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ERIC Number: EJ828547
Record Type: Journal
Publication Date: 2007-Mar
Pages: 15
Abstractor: As Provided
Reference Count: 11
ISBN: N/A
ISSN: ISSN-1359-6748
Evaluating Parenting Classes Held at a Secondary School
Orchard, Linda
Research in Post-Compulsory Education, v12 n1 p91-105 Mar 2007
The purpose of this research was to evaluate a parent intervention programme, open to parents of children in Year 7, aimed at assisting parents to help their children achieve their full potential. The benefit for parents themselves was also examined. Unlike many existing evaluations of parent intervention programmes, it drew upon statistically rigorous methodology. The evaluation was based on an examination of five hypotheses and used both qualitative and quantitative methodology. It was recognised that general learning difficulty could have an impact on children's achievement and this was covered in the research design. Empirical tests were used to gather pre and post intervention scores on a range of children's skills. These were: Mathematics; Reading; Spelling; Social Skills; and Self-esteem. Statistical analysis was used to compare changes in the Experimental Group with those in the Control Group, as a measure of the effectiveness of the programme. Comments from respondents gave additional qualitative information. Evidence in school files gave the evaluation a longer-term longitudinal perspective. Further assessments were carried out at the end of the research, by a senior member of staff, on the extent to which behaviour was contained. Case-study information contributed to the discussion of results. Findings showed that there was no statistically significant quantitative evidence for improvement in cognitive/behavioural skills or self-esteem, but qualitative data gave a different impression. There were positive trends, across hypotheses, for the better containment of behaviour of children in the Experimental Group which, for some, may have helped to prevent exclusion. Children with low scores for non-verbal reasoning could have gained particular benefit. The small size of the Experimental Group has reduced the likelihood of finding quantitative results that are statistically significant. Findings provided a clear confirmation of existing qualitative research on the benefits with regard to improved relationships at home and parent confidence. They pointed to the need for the curriculum of the parenting programme to give greater prominence to the topic of children's social competence with peers. Recruitment issues were raised, particularly with regard to the potential of the programme for parents of children with behavioural problems identified at primary school. The evaluation suggested that open access, group programmes, carried out at secondary level, could have the capacity to help contain serious behavioural problems at school. (Contains 4 tables.)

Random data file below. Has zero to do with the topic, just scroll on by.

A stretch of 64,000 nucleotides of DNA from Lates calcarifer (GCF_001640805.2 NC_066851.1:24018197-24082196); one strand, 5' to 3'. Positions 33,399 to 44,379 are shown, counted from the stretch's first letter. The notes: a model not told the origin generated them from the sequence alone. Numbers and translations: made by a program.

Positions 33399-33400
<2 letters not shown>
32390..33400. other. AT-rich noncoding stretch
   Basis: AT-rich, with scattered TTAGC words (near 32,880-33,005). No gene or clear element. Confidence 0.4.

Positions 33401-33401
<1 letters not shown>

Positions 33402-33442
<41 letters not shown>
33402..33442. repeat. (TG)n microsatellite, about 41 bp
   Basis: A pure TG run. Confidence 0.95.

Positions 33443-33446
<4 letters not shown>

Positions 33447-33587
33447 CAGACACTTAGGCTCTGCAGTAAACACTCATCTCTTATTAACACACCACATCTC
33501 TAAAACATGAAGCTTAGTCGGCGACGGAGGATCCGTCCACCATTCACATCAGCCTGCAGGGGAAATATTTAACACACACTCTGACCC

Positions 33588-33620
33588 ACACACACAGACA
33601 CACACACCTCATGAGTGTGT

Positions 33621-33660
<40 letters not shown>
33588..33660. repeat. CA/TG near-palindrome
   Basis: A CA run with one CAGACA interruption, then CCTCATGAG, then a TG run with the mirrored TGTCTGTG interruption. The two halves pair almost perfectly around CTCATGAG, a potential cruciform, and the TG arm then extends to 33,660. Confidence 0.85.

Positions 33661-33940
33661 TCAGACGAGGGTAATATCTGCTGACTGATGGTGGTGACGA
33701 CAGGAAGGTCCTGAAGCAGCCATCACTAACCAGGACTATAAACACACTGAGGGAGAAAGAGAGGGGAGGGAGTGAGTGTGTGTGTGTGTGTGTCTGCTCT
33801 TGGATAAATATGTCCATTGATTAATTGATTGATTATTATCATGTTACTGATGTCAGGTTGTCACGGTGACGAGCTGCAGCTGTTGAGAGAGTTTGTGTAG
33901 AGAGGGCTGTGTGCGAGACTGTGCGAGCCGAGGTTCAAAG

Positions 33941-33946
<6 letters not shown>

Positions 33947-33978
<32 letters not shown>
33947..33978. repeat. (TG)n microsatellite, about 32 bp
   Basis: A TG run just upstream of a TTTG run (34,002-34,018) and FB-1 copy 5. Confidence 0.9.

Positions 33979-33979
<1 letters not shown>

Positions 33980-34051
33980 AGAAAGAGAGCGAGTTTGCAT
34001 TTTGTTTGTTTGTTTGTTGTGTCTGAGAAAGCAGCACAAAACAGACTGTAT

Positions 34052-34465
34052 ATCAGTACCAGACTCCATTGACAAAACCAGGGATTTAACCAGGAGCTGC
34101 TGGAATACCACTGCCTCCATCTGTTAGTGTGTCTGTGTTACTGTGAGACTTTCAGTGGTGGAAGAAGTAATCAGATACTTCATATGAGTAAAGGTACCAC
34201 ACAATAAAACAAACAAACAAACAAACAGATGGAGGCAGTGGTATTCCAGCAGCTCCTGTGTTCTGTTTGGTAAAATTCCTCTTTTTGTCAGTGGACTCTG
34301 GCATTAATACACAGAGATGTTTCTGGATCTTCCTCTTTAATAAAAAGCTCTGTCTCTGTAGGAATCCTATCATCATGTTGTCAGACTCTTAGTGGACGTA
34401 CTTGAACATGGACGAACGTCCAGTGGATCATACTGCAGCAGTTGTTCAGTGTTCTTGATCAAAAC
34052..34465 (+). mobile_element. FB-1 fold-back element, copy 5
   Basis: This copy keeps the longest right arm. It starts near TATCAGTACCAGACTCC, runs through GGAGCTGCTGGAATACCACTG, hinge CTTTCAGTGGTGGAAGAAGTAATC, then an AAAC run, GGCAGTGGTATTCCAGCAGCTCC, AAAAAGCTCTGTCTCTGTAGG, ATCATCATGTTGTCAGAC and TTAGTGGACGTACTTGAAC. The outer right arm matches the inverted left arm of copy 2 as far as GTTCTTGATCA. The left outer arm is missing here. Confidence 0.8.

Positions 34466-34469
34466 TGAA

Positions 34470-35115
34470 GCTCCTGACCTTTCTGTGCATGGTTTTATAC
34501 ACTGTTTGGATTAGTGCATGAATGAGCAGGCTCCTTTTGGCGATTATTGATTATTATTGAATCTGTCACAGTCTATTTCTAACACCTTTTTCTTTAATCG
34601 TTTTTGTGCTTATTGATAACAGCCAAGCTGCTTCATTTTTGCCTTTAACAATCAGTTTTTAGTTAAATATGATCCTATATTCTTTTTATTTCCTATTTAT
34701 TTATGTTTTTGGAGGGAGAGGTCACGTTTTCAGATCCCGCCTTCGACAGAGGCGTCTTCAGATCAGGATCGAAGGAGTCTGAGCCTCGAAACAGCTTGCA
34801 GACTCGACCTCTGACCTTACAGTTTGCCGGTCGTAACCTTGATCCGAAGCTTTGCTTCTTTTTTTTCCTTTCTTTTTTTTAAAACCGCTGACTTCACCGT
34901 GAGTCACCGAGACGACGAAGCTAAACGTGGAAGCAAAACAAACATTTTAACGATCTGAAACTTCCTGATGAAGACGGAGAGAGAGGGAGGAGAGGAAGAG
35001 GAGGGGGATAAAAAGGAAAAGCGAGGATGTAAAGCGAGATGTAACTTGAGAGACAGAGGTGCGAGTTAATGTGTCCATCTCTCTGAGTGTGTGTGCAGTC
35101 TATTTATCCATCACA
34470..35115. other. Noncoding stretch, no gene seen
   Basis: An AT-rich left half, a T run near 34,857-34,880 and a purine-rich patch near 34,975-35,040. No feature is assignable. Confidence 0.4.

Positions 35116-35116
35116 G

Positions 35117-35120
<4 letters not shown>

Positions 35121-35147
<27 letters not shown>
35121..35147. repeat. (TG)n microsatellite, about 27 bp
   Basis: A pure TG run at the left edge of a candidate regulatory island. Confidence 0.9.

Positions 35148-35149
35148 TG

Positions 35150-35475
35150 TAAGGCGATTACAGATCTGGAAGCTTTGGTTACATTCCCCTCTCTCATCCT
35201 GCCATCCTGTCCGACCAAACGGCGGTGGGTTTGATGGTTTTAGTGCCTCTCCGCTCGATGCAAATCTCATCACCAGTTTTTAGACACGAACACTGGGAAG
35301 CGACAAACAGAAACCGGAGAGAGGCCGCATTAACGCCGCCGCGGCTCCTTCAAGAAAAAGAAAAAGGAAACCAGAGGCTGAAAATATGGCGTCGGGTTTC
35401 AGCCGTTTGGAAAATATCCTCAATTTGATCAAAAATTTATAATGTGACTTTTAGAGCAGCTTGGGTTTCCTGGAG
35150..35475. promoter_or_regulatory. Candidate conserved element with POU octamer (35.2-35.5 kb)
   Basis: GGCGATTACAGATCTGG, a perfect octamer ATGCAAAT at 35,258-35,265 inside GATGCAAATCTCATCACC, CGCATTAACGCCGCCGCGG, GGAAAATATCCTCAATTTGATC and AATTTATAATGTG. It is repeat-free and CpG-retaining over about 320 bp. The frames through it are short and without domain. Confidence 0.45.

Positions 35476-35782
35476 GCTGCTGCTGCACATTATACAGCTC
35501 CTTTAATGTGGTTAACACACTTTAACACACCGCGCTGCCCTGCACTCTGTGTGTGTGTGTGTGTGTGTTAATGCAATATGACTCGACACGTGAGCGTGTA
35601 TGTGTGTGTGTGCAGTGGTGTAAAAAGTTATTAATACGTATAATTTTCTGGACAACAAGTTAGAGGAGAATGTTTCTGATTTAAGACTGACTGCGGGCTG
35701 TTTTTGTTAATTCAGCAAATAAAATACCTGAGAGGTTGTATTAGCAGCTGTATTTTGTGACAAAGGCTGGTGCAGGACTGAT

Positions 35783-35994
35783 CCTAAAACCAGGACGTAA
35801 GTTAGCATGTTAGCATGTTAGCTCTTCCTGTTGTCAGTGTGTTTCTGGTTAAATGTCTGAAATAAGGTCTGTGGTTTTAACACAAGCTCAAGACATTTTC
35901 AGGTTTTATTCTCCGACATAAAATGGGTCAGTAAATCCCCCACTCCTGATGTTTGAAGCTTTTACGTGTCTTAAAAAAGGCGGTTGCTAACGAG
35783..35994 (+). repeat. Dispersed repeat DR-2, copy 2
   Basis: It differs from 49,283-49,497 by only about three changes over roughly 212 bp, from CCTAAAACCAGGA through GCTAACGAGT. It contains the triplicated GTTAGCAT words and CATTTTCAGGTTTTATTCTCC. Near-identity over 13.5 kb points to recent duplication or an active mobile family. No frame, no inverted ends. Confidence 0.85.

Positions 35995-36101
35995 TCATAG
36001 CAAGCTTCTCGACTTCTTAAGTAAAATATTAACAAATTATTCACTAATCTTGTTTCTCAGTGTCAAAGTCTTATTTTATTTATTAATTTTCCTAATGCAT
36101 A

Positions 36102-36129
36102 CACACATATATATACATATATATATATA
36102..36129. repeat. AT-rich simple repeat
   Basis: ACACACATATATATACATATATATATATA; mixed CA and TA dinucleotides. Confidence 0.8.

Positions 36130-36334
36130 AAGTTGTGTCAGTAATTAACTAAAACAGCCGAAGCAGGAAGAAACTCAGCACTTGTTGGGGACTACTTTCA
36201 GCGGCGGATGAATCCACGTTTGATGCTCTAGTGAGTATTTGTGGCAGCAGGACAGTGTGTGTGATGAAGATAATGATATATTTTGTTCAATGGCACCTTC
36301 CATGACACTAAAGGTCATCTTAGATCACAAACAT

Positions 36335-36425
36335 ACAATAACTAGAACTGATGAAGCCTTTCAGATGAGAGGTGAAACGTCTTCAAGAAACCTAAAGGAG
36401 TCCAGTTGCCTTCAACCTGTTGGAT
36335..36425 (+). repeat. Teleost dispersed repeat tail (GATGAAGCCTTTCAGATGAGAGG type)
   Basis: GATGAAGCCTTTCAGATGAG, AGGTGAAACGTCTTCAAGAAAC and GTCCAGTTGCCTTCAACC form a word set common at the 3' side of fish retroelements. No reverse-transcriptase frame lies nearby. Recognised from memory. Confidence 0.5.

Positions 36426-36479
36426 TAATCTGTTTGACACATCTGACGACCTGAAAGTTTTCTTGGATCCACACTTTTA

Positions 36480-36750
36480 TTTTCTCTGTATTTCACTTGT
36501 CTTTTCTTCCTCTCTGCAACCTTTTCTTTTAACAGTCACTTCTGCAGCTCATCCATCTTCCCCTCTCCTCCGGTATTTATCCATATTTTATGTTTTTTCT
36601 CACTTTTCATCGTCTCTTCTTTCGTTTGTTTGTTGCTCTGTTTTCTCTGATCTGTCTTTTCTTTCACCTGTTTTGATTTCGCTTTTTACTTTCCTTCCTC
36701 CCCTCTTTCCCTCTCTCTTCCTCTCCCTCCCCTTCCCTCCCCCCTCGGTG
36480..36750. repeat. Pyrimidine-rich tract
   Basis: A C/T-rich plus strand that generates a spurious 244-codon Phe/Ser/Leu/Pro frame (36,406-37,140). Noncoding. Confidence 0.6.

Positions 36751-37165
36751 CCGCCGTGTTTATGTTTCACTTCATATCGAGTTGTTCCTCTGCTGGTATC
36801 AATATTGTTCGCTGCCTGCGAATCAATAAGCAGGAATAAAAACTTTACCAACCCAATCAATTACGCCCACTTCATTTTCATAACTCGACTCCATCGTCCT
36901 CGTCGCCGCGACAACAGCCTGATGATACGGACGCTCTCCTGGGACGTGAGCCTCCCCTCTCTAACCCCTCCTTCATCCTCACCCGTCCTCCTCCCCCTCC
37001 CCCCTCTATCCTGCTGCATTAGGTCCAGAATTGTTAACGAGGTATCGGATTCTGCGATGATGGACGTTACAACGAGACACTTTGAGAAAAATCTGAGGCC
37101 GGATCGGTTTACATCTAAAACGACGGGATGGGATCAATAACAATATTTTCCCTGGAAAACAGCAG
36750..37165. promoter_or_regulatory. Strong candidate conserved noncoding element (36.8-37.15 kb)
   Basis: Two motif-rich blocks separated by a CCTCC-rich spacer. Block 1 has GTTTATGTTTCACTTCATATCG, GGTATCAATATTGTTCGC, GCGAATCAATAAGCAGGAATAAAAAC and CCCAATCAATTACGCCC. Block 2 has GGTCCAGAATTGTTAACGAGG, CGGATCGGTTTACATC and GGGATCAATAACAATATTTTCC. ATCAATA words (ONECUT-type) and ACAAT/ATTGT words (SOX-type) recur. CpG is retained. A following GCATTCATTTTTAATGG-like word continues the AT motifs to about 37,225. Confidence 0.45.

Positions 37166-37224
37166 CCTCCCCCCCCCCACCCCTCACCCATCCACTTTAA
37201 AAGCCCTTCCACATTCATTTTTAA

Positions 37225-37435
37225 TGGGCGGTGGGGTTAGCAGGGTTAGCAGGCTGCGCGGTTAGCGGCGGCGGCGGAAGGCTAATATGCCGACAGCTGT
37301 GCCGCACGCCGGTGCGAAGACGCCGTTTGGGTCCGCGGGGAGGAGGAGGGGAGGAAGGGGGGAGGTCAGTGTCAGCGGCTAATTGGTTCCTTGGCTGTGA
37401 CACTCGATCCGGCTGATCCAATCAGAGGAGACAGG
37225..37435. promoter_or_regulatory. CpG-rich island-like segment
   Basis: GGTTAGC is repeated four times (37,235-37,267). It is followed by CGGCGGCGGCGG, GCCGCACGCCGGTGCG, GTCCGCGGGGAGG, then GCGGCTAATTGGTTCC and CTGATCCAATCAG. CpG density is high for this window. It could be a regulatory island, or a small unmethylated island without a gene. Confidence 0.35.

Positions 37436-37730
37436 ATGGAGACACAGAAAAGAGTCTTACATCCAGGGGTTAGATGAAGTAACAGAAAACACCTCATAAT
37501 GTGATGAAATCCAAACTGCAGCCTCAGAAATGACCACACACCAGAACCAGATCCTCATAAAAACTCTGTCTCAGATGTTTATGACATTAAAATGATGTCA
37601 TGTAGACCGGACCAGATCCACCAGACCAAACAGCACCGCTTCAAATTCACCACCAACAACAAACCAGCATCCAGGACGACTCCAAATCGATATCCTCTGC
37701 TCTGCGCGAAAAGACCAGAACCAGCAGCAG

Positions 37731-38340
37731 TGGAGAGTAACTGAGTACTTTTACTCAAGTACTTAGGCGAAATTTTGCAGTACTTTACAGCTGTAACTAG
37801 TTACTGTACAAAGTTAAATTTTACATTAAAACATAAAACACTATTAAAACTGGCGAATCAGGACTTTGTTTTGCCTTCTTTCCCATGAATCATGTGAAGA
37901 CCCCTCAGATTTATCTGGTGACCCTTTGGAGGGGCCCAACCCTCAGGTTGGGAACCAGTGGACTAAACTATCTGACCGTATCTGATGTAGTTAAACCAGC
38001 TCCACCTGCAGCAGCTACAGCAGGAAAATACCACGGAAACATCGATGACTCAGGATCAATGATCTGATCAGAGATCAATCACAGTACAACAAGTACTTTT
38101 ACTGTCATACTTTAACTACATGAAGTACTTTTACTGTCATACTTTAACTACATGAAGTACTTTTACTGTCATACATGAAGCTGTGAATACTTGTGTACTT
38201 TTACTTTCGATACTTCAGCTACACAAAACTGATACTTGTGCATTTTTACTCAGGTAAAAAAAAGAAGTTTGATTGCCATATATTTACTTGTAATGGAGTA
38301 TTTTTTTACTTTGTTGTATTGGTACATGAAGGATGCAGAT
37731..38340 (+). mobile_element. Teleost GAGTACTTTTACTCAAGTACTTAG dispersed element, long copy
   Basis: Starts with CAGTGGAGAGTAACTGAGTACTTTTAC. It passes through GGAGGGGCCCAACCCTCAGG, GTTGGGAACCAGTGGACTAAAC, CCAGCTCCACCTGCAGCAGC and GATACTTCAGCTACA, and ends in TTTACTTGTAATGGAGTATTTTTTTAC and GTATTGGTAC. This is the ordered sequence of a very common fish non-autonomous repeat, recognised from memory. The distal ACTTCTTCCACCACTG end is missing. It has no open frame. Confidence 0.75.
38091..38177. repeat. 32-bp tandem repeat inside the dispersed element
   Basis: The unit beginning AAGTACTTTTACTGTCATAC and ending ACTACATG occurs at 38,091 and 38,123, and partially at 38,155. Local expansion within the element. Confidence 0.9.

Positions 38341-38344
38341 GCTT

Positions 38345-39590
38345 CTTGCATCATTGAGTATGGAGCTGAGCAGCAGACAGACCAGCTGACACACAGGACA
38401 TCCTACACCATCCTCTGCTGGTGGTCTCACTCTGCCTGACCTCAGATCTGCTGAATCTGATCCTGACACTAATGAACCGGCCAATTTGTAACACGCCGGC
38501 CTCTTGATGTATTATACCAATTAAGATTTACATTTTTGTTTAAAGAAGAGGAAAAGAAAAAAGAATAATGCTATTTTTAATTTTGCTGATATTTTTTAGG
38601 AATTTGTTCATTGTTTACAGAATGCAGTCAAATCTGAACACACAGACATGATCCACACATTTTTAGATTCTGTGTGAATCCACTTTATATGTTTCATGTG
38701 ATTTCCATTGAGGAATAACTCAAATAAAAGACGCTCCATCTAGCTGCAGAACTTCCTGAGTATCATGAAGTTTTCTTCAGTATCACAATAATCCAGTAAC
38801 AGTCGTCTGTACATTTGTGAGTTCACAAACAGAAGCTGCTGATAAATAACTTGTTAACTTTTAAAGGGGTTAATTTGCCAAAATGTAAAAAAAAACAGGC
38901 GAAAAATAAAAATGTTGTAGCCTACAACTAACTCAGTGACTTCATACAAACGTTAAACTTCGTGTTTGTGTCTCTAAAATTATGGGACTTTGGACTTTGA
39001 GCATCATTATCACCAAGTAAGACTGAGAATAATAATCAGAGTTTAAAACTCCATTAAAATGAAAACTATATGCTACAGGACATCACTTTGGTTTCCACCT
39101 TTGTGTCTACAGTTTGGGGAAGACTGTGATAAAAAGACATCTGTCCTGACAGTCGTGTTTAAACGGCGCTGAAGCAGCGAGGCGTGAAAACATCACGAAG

Routledge. Available from: Taylor & Francis, Ltd. 325 Chestnut Street Suite 800, Philadelphia, PA 19106. Tel: 800-354-1420; Fax: 215-625-2940; Web site: http://www.tandf.co.uk/journals
Publication Type: Journal Articles; Reports - Research
Education Level: Adult Education; Secondary Education
Audience: N/A
Language: English
Sponsor: N/A
Authoring Institution: N/A
Identifiers - Location: United Kingdom (England)